OTTAWA – Mark Bell is getting plenty of heat from the Senators after his hit on Daniel Alfredsson took Ottawa’s captain out of its lineup for the foreseeable future.
But Alfredsson took some of the heat off the Toronto Maple Leafs forward Friday by blaming himself for winding up on the receiving end of a blind-side hit from Bell that will force the him to miss the Senators’ final regular-season game and at least the start of the playoffs.
“I think it’s more myself (at fault),” said Alfredsson, who’s out with an unspecified upper-body injury and a knee injury, although he denied he suffered a concussion. “Usually I’m aware of what’s going on around me and I had no idea he was coming.”
Bell levelled the 35-year-old with an open-ice hit late in the first period of Ottawa’s 8-2 victory Thursday night at the Air Canada Centre. Alfredsson returned for a shift in the second before leaving the game for good. No penalty was called on the play.
“I don’t know if it’s a headshot or not, but I think it’s more my responsibility to be aware of where everybody is on the ice,” said Alfredsson, who said he was winded by the check, but wouldn’t get into details of the injury.
“I don’t think there’s any concussion concerns,” he added. “There’s some soreness and my knee’s a little bit sore today as well.
“It’s obviously very frustrating knowing that I’m not going to play for a few weeks, but I’m hoping that I can get back quick.”
Earlier in the contest, the Senators lost centre Mike Fisher with a left knee injury that Fisher said he suffered in a knee-on-knee hit from Bell.
The Senators lost 2-1 in their final game against the Boston Bruins on Friday, but backed into the playoffs after Florida beat Carolina 4-3.
Senators general manager and coach Bryan Murray said both players are expected to be lost for a significant period.
“I don’t know the time frame, but it’s going to be a while,” Murray said following Friday’s pre-game skate at Scotiabank Place. “Weeks for both.”
And it was the hit on Alfredsson that left Murray and other members of the Senators furious with Bell and re-ignited the debate over checking to the head at the NHL level.
“It’s dirty for sure. He came from behind, nearly took his head off, guy’s wearing a birdcage,” Fisher said, referring to the full protective mask that Bell is sporting to protect a broken orbital bone. “Not cool.”
Murray was seething after Thursday’s game and accused Bell of leading with both his knee and his elbow. Although replays suggest that Bell did neither, Murray hadn’t changed his opinion by the next day.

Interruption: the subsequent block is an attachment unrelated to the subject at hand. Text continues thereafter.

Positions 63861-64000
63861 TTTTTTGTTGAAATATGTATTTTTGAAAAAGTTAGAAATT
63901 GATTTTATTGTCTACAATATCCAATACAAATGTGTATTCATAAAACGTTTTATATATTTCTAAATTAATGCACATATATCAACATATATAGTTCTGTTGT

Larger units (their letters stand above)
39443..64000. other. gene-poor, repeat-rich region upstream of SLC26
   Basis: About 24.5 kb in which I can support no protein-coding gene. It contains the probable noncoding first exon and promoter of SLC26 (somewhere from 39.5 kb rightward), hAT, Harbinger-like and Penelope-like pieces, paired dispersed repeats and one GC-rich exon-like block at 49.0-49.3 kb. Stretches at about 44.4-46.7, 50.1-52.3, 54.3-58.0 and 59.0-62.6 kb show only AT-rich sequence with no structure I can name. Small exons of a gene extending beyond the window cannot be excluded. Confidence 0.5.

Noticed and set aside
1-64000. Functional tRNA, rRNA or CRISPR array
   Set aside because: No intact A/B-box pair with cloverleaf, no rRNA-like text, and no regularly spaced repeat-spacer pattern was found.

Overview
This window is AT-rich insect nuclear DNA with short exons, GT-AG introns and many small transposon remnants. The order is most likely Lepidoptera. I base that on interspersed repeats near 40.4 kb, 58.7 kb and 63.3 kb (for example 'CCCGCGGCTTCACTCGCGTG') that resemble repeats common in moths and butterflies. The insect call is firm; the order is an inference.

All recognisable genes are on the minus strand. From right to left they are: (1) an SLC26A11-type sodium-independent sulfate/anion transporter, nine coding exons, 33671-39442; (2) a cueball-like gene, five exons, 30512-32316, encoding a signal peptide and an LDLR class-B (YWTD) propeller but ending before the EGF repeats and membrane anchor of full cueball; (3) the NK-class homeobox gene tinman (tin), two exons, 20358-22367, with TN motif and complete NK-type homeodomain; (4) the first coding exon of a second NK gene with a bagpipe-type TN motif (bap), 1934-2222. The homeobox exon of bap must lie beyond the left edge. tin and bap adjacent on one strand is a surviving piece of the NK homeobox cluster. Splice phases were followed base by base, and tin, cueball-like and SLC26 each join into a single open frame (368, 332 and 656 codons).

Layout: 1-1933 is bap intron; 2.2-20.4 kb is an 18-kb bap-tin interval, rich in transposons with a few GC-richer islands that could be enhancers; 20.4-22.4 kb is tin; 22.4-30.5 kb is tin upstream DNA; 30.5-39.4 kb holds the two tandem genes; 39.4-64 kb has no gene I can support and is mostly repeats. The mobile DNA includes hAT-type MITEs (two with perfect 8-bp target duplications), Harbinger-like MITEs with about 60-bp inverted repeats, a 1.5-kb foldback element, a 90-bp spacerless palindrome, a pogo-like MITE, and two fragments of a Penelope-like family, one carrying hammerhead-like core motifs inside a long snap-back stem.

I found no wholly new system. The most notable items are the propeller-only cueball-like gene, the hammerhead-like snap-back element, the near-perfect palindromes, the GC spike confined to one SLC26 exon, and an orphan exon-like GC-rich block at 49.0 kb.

“My opinion’s the same, but the league doesn’t agree with me,” said Murray, who sought a review of the hit from the NHL but was told no punishment would be coming for Bell. “It’s clear they thought it was a good hit.”
Murray’s frustration is understandable, especially considering the circumstances.
The injuries leave the Senators without their best all-around player in Alfredsson, who has 40 goals and 89 points in 70 games this season, as well as the energy and physical presence of Fisher. Despite having a slow second half of the season offensively, Fisher still chipped in with 23 goals.
As a result of their absences, the Senators recalled rookie left-winger Nick Foligno from Binghamton of the AHL before Friday’s contest.
“You’re going to miss them in a lot of aspects, but I think you’re going to really miss them if you get down in games or if you’re scrambling to try and really put pressure on teams because they’re guys that carry a lot of minutes and they’re offensive guys,” Senators centre Jason Spezza said.
Last season, Murray defended Senators right-winger Chris Neil when he blind-sided then-Buffalo Sabres centre Chris Drury during a February contest. This time around, he suggested it might be time the NHL re-evaluates their position on making any contact to the head illegal.
“I thought (Bell’s) elbow was in play. I thought the Chris Neil hit was a shoulder,” Murray said. “(Sabres coach) Lindy Ruff was upset when Chris Drury got hurt. I’m upset when Daniel Alfredsson got hurt. We’re coaches, we’re emotionally connected to our players and emotionally connected to protect our players.
“I think we’re getting to a point where you keep seeing guys get hurt that a further action has to be taken.”
Neil, who said he didn’t see the Bell hit and couldn’t comment on hit, also shook up Bruins centre Jeremy Reich last Saturday during a 4-0 loss in Boston.
“I didn’t watch (Bell’s hit) too much, but I think it’s probably a clean, dirty hit,” Spezza said. “It’s within the rules, but it’s a dirty hit because there’s intent there I think. It falls within the rules, but you can let up in situations like that.”
The Senators also defended their decision to not confront Bell following the hit. Spezza and defencemen Anton Volchenkov and Wade Redden confronted Bell, but nothing came of it.
“The guy’s got a cage on, he’s not going to fight, what do you do?” Neil asked. “You go grab him and take a two-minute penalty. How else are you going to get even? They take Alfredsson out, Mats Sundin isn’t in the lineup, you can’t go after him.”